Sunday, January 2, 2011

I Could Cook Dinner, But I’ve Run Out Of Repression. And Butter.

I love old cookbooks. I love how, through food, we get a glimpse of social and home life at the time of the cook book’s publication.

Recently, I inherited a Betty Crocker cook book from my Grandmother. It is the 1956 2nd edition, and full of useful information on how to be a pleasant housewife and a good hostess.

Let’s take a look at some of these gems, shall we?

The first page is titled “Special Helps.” In front of that Grandma paper-clipped instructions for making 15 different cocktails. Even the Cappuccino contains an ounce of Brandy. “Special Helpers” indeed!

The tips on measuring and cooking techniques are still useful today. And strongly enforced.


Measure that pan, lest Officer McShane beat you within an inch of your life.

Betty Crocker shares more meal-planning wisdom. For example:

“Why are some mothers tired all the time and some children fighting colds all winter? Probably because they don’t eat the right things.”

It certainly can’t have anything to do with having to chase after children who squabble and and lick things. It has nothing to do with the elaborate meals this cookbook recommends she plans three times a day, every day. It can’t be staying up all night with a colicky baby. Nope.

If only I fed my family the right things...

Now, since you want a well-nourished family, Betty Crocker lists some suggestions for everyday dinners:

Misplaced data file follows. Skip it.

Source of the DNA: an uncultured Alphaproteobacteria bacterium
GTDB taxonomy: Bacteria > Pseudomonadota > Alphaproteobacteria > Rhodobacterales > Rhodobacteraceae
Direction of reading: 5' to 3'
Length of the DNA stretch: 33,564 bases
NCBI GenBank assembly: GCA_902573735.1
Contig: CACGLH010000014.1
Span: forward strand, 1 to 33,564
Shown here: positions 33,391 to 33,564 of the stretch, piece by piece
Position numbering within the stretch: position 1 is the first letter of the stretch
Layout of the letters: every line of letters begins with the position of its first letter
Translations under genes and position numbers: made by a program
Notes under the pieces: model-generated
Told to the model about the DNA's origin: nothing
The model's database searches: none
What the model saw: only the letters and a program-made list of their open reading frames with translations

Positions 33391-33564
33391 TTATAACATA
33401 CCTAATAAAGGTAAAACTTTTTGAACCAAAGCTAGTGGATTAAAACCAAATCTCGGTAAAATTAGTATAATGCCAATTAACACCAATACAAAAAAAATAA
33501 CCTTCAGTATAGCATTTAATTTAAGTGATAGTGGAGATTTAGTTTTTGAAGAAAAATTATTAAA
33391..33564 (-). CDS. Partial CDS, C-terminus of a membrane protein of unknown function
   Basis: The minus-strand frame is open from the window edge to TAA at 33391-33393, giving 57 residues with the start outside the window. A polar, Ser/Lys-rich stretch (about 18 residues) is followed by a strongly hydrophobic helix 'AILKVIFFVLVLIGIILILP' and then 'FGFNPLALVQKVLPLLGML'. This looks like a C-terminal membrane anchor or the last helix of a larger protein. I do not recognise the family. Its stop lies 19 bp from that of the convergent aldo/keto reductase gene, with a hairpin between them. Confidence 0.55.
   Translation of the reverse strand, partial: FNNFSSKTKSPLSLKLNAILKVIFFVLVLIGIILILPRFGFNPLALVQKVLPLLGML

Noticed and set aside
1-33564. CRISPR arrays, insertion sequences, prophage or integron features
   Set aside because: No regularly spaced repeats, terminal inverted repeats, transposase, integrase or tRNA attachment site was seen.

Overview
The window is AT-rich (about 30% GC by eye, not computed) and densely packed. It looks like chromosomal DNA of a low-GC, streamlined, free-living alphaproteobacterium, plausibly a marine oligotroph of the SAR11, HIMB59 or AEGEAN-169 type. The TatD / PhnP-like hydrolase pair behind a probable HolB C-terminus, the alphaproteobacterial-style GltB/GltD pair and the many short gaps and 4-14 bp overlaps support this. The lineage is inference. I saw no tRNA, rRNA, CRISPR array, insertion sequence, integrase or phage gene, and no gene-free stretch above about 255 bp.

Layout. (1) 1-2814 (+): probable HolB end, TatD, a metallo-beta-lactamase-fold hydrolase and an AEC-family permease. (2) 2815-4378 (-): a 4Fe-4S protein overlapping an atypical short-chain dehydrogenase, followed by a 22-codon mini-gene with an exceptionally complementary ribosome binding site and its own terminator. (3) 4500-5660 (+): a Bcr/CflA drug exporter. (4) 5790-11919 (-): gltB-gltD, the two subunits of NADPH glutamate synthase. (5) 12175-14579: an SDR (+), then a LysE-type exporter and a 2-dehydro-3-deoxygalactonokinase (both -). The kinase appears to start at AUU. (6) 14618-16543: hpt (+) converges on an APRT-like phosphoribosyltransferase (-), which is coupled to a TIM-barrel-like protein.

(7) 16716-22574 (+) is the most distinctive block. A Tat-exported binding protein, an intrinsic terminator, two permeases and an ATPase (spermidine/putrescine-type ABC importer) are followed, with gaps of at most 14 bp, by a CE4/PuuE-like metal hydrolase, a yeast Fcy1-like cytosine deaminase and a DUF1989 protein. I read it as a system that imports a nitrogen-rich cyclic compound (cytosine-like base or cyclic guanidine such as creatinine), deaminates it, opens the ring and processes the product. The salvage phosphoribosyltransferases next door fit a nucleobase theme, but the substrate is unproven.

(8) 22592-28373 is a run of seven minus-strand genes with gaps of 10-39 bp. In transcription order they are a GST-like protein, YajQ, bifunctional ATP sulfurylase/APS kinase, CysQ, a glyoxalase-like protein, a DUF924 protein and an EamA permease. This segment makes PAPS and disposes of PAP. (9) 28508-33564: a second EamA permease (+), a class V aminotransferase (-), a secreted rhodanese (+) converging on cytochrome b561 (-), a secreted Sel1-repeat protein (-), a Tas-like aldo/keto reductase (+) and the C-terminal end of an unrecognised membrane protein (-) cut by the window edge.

“Roast Beef, Browned Potatoes, New Peas in Cream, Mixed Green Salad, Dinner Rolls, Fruit Ambrosia, and Yorkshire Pudding.”

It’s the least you could do.

And let’s not forget dessert! The “Cakes” section opens with the following fanfare:

“We now proclaim you as a member of the Society of Cake Artists! And do hereby vest in you all the skills, knowledge, and secrets of the “gentle art” of cakemaking.”

The first rule of the Society of Cake Artists is
don’t talk about the Society of Cake Artists.

And while whipping up those cakes, keep in mind:

“A butter icing is like a favorite cotton dress ... simple and easy to put on.”


Not this kind of dress...

Let’s move on to Main Dishes...

“Poorly made main dishes have come to have a bad reputation, especially as a substitute for meat."


[Forced smile] I know it’s not steak, but I’ll forgive you. This time.

Frankly, this cookbook is an embarrassment. It makes no recognition of or advice for women working outside the home. It is a useful resource to bolster the arguments in favor of the women’s rights movement, a movement that is still being fought today.

But I can’t address that right now. It’s 10:56 p.m., and I have to put on my cotton dress and start preparing tomorrow’s three course dinner for my husband and children, or they’ll come down with Ebola or something.

I think I need one of those Brandy Cappuccinos.

3 comments:

dtgillette said...

Thanks for the laugh! Love you! (I have about 4 of my grandma's old cookbooks too from 1952...too funny)

Elizabeth-Flourish in Progress said...

Man, this just really makes me want to learn to cook even more. There was that one time I almost burned down my kitchen trying to make spaghetti. Hmm...maybe I was on to something. No kitchen= not being hassled by embarrassing cookbooks.

Mom101 said...

This may be about the best post title I've read in a long time. Thank you. Oh, thank you.